Tag Archives: Turkey

Turkey cancels $5.7bn highway privatisation tender

ISTANBUL: Turkish Finance Minister Mehmet Simsek said on Friday the government had cancelled a $5.7 billion tender for the privatisation of toll roads and bridges, after Prime Minister Tayyip Erdogan earlier said the result had not met expectations.



Turkey’s Koc Holding and Gozde Girisim and Malaysia’s UEM Group Berhad had won the tender in December.



The Istanbul stock exchange was closed when Simsek made the statement.


Copyright Reuters, 2013

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Turkey unveils plan for world’s biggest airport

Updated January 24, 2013 11:40:14

Turkey plans to build what it says will be the largest airport in the world, eventually able to handle 150 million passengers per year, in a project predicted to cost more than 7 billion euros ($8.84 billion).

Transport minister Binali Yildirim said the deadline for bids to build the airport, which will be Istanbul’s third and have a total of six runways, would be May 3.

The airport will add vital capacity in the region and enhance the role of Istanbul, the hub for flag carrier Turkish Airlines.

“At full capacity the new airport will be the largest in the world in terms of passengers,” Mr Yildirim told a news conference in Ankara.

Turkey’s economy, the fastest-growing in Europe, has advanced rapidly over the past decade under the leadership of prime minister Tayyip Erdogan and become a major trading partner with Europe and the Middle East.

The tender will be for a 25-year lease in a four-stage project, with annual capacity of 90 million passengers planned for the first stage, Mr Yildirim added.

“The final annual capacity of the airport will be 150 million. The first stage will be operational in 2017,” he said.

In comparison, London’s Heathrow airport, which has two runways, handled 69.4 million passengers in 2011.

Mr Erdogan said the tender would be launched this week, with the first stage of construction to be completed in three to four years.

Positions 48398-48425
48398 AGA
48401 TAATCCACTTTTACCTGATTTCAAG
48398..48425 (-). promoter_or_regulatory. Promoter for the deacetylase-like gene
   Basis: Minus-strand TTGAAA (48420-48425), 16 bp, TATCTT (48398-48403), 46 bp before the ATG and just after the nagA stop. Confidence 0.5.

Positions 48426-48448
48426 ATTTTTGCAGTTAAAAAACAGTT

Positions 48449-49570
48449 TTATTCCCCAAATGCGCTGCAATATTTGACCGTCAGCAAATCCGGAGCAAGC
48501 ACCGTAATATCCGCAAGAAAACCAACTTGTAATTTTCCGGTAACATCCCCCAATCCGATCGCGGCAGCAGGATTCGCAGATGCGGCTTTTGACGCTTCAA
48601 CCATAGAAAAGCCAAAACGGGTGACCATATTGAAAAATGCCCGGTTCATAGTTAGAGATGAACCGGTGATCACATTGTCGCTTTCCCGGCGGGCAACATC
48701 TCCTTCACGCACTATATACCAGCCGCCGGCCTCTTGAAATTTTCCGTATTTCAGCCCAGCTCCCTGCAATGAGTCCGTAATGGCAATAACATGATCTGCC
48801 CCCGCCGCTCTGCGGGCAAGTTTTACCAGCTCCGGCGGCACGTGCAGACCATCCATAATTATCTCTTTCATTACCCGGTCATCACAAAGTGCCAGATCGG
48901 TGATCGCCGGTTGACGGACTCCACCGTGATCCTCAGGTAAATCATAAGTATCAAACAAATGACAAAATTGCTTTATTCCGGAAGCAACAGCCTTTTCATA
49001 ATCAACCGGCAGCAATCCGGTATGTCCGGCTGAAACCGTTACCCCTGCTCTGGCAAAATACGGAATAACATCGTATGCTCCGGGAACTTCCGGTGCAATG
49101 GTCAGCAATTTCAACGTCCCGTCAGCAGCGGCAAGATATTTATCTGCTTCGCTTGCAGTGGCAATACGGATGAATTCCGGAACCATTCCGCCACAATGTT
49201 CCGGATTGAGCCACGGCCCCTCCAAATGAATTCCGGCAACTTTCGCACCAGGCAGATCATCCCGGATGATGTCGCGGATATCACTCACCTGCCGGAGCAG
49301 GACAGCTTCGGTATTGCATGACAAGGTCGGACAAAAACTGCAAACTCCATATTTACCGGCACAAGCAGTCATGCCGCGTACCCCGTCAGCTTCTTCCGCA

Turkish airport operator and builder TAV and construction company Limak are among the companies that have expressed interest in bidding for the contract.

TAV also has the operating rights for Istanbul’s Ataturk airport, the country’s largest, until 2021.

It said the Turkish airports authority would compensate it for any losses if the third airport opened while it was still running Ataturk.

Reuters

Topics: air-transport, turkey

First posted January 24, 2013 01:15:01

Turkey unveils plan for world’s biggest airport


Turkey plans to build what it says will be the largest airport in the world, eventually able to handle 150 million passengers per year, in a project predicted to cost more than 7 billion euros ($8.84 billion).


Transport minister Binali Yildirim said the deadline for bids to build the airport, which will be Istanbul’s third and have a total of six runways, would be May 3.


The airport will add vital capacity in the region and enhance the role of Istanbul, the hub for flag carrier Turkish Airlines.


“At full capacity the new airport will be the largest in the world in terms of passengers,” Mr Yildirim told a news conference in Ankara.


Turkey’s economy, the fastest-growing in Europe, has advanced rapidly over the past decade under the leadership of prime minister Tayyip Erdogan and become a major trading partner with Europe and the Middle East.


The tender will be for a 25-year lease in a four-stage project, with annual capacity of 90 million passengers planned for the first stage, Mr Yildirim added.


“The final annual capacity of the airport will be 150 million. The first stage will be operational in 2017,” he said.


In comparison, London’s Heathrow airport, which has two runways, handled 69.4 million passengers in 2011.


Mr Erdogan said the tender would be launched this week, with the first stage of construction to be completed in three to four years.


Turkish airport operator and builder TAV and construction company Limak are among the companies that have expressed interest in bidding for the contract.


TAV also has the operating rights for Istanbul’s Ataturk airport, the country’s largest, until 2021.